A gentle meander along the Douro river is a must-do here, if only to admire the huge span of the bridges, from the double-decker Dom Luis I above (often mistakenly said to have been designed by Gustave Eiffel, in fact it was one of his students) – the longest in the world when built in 1886. You can stroll along the top for sweeping city and river views – or sunbathe beside it. Both riverbanks are now heaving with bars – so thirst is no problem.


Uphill on the north bank unfolds the hub of the city, full of palatial 19th c buildings. A requisite stop is the Såo Bento train station, where extraordinary azulejos (tiles) blanket every wall of the soaring entrance. I skipped the legendary Lello bookshop as it was teeming with Japanese tourists – as much for its art nouveau splendour as for the J.K. RowlingHarry Potter connection. She in fact lived in Porto in the early 1990s, married a local journalist, had a baby, then divorced and hightailed to Edinburgh.


One of Porto’s top restaurants is DOP, run by the exuberant owner-chef Rui Paula. Two years ago I ate at his sister restaurant in the Douro Valley, equally slickly designed, and was wowed by the food. This time, although prawns with black squid ink purée (above) slipped down nicely, little else was memorable. Victim of success?

Finally came a real treat – dinner at La Feitoria Inglesa (The Factory House). Now this institution is not normally open to the public, though it really should be. Another big slice of port history, it’s the original members’ club of the British port-producers and shippers. Although founded in 1727, its present home is a neo-Palladian building close to the river, completed in 1790 – though a brief dark period followed, when it was occupied by Napoleon’s troops – quelle horreur. I bet they enjoyed the cellar. In fact today, it’s the French who are the greatest consumers of port, though the Brits go for better quality.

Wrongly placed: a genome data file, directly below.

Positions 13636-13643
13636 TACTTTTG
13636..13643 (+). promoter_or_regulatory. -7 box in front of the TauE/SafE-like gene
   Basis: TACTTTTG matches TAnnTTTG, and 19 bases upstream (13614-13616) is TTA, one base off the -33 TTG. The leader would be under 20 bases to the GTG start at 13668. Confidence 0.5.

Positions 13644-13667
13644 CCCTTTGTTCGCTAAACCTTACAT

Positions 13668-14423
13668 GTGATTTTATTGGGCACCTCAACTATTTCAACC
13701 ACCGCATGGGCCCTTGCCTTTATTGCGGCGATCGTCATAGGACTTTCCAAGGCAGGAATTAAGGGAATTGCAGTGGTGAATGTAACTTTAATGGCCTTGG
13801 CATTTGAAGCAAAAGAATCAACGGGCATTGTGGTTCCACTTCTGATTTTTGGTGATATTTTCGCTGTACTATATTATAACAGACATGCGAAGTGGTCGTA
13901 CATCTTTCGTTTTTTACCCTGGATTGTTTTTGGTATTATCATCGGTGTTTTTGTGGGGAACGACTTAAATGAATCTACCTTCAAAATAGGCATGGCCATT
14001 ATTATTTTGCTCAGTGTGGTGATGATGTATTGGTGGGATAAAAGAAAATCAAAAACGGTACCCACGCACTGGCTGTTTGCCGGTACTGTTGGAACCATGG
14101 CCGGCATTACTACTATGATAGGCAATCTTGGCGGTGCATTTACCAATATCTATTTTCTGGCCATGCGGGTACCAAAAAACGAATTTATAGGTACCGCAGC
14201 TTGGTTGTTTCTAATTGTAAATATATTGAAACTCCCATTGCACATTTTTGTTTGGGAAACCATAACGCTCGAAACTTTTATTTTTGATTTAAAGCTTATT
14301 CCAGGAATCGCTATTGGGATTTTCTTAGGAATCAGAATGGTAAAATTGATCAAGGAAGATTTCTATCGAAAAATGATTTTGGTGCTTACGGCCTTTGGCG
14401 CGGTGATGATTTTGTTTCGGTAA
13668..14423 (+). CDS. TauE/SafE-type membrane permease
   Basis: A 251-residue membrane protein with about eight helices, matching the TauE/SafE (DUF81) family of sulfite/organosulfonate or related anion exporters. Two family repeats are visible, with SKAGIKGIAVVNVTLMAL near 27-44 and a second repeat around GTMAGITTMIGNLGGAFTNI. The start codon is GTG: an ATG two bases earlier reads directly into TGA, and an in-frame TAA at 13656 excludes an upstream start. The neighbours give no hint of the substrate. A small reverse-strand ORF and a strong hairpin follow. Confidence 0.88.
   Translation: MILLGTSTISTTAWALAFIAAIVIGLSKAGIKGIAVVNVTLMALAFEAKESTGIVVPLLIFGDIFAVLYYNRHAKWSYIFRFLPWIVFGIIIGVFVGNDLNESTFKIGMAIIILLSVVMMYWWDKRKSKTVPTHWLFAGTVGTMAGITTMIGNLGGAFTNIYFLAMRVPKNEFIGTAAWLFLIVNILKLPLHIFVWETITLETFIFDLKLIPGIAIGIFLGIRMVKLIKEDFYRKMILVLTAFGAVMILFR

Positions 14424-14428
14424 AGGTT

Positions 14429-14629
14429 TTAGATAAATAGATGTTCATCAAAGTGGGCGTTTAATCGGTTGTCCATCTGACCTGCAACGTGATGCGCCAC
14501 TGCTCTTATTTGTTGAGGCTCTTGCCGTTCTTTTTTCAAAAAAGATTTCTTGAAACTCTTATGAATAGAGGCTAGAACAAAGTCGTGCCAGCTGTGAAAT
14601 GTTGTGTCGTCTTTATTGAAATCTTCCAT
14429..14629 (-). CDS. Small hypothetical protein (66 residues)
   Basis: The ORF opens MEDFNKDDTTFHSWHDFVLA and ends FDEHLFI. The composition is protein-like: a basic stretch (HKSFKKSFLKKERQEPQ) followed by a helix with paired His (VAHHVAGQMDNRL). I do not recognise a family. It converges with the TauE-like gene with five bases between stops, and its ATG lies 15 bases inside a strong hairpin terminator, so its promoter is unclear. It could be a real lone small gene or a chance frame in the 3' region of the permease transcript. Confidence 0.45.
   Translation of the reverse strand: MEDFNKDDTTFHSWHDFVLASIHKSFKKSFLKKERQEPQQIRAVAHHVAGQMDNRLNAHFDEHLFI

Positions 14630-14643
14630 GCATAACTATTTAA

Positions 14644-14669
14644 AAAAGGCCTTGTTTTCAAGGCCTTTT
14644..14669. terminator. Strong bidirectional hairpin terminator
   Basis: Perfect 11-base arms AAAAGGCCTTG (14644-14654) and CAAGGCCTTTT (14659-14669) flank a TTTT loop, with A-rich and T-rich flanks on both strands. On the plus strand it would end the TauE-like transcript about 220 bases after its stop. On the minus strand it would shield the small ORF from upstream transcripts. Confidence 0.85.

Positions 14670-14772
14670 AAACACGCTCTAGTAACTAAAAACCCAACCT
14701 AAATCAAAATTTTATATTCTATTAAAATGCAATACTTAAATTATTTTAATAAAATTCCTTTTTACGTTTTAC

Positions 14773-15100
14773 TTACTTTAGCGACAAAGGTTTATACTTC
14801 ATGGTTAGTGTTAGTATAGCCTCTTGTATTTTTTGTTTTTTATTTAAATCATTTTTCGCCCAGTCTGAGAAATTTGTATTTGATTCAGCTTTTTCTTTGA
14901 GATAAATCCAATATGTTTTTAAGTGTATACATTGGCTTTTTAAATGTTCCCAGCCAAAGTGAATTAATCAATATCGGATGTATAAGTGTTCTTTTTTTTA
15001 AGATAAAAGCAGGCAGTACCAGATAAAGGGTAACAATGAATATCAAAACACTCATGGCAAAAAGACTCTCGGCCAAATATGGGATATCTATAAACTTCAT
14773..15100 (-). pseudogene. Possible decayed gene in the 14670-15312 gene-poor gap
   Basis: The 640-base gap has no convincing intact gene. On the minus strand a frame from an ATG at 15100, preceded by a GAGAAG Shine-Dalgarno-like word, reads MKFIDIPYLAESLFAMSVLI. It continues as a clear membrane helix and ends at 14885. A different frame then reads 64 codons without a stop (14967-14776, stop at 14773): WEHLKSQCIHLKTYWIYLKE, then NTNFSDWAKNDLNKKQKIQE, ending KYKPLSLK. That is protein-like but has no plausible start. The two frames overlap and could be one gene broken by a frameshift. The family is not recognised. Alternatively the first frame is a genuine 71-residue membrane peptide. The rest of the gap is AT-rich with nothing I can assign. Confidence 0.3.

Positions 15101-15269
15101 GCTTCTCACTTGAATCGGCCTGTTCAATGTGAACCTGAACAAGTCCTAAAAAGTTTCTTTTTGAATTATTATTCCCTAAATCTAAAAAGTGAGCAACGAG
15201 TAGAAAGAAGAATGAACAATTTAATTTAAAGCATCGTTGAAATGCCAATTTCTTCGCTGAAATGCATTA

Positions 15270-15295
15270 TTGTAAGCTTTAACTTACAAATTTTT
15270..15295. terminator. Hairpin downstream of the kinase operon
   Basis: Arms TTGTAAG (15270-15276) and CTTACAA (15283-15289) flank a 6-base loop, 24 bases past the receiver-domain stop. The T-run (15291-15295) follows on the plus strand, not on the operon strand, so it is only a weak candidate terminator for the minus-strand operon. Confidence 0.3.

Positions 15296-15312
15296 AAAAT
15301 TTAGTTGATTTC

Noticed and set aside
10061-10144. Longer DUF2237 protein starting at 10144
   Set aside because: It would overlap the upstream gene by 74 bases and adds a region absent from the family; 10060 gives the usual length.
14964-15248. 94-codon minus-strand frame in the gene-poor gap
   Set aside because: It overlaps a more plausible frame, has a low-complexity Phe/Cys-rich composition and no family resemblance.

This extraordinary monument (the entrance above is the least of it) is packed with history, books (in a vast library whose first editions include Darwin’s Origin of the Species), maps, old port bottles, paintings of members of port dynasties and of royals – Elizabeth II watches proceedings in many a room. The amazing cornflower blue ballroom resembling Wedgewood porcelain boasts a parquet floor placed on chains to encourage bounce – all the better for a minuet or perhaps a waltz.

We were privileged to have dinner there, served by ageing flunkys in baggy frock-coats, seated at a seemingly endless dining-table. The Chippendale furniture and English porcelain glowed. After finishing our cheese washed down by a tawny port, we were invited to follow tradition and adjourn next door – to be faced by an identical table dressed purely to drink port! What obsession! Candle-lit, the mahogany gleamed as we nibbled dried fruit and walnuts and sipped vintages.


This quirky Factory House tradition was led by the eccentric CEO of Taylor’s, Adrian Bridge, an ex-Sandhurst officer married to a Taylor heiress. Apart from setting up the stunning Yeatman Hotel beside Taylor’s cellars in Gaia, his avowed aim in life is to create the highest dinner-party ever in the world – on Mt Everest. Pure Brit – it’s in the blood.


Then it was back from these flavours of ye olde England to the highpoint of Portuguese baroque at the Palacio do Freixo. Lights glinted over the river, and Porto felt like it was awaking from a deep. long slumber. Definitely port-fuelled.


Read more about Portugal’s spectacular wine regions bordering the Minho and Douro rivers in my article in The Independent